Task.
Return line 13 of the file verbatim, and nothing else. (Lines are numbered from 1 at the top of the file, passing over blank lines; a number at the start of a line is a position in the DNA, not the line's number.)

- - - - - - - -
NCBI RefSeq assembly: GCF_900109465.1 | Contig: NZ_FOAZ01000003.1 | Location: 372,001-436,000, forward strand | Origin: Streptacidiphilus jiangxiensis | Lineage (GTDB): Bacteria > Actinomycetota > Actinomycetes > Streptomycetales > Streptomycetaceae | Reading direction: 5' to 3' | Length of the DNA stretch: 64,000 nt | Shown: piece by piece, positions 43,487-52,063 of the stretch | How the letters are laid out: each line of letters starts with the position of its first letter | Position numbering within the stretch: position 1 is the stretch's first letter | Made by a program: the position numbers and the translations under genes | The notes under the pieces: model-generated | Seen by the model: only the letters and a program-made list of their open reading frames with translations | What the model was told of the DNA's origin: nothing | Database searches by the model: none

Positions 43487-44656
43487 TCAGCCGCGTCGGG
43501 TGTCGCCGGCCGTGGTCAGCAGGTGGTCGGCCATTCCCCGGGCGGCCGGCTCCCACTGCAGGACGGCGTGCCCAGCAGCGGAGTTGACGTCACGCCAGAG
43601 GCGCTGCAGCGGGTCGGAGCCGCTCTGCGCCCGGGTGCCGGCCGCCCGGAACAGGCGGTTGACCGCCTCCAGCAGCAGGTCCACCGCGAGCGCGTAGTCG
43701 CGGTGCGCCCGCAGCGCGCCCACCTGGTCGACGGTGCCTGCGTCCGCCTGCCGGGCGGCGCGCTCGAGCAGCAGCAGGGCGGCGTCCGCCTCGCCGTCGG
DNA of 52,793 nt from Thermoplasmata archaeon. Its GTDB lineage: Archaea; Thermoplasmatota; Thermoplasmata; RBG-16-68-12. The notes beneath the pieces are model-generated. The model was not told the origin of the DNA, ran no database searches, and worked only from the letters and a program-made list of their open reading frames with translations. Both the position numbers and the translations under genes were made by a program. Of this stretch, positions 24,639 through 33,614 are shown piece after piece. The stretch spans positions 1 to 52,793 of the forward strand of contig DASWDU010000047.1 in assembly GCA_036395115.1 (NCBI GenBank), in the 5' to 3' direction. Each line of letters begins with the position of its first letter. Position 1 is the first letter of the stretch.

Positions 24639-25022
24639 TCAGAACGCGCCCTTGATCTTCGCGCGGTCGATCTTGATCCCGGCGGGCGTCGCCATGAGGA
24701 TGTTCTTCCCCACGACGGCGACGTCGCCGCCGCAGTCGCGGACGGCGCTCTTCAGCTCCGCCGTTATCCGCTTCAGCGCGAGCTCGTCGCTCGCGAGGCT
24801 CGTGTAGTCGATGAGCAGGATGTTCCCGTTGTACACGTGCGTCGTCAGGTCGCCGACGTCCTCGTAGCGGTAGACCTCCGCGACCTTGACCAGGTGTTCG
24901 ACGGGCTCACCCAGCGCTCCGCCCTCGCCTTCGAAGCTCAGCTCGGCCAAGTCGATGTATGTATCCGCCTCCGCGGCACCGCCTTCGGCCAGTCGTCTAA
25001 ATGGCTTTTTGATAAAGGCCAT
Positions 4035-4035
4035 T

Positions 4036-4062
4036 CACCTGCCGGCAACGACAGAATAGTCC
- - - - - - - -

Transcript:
25001 ATGGCTTTTTGATAAAGGCCAT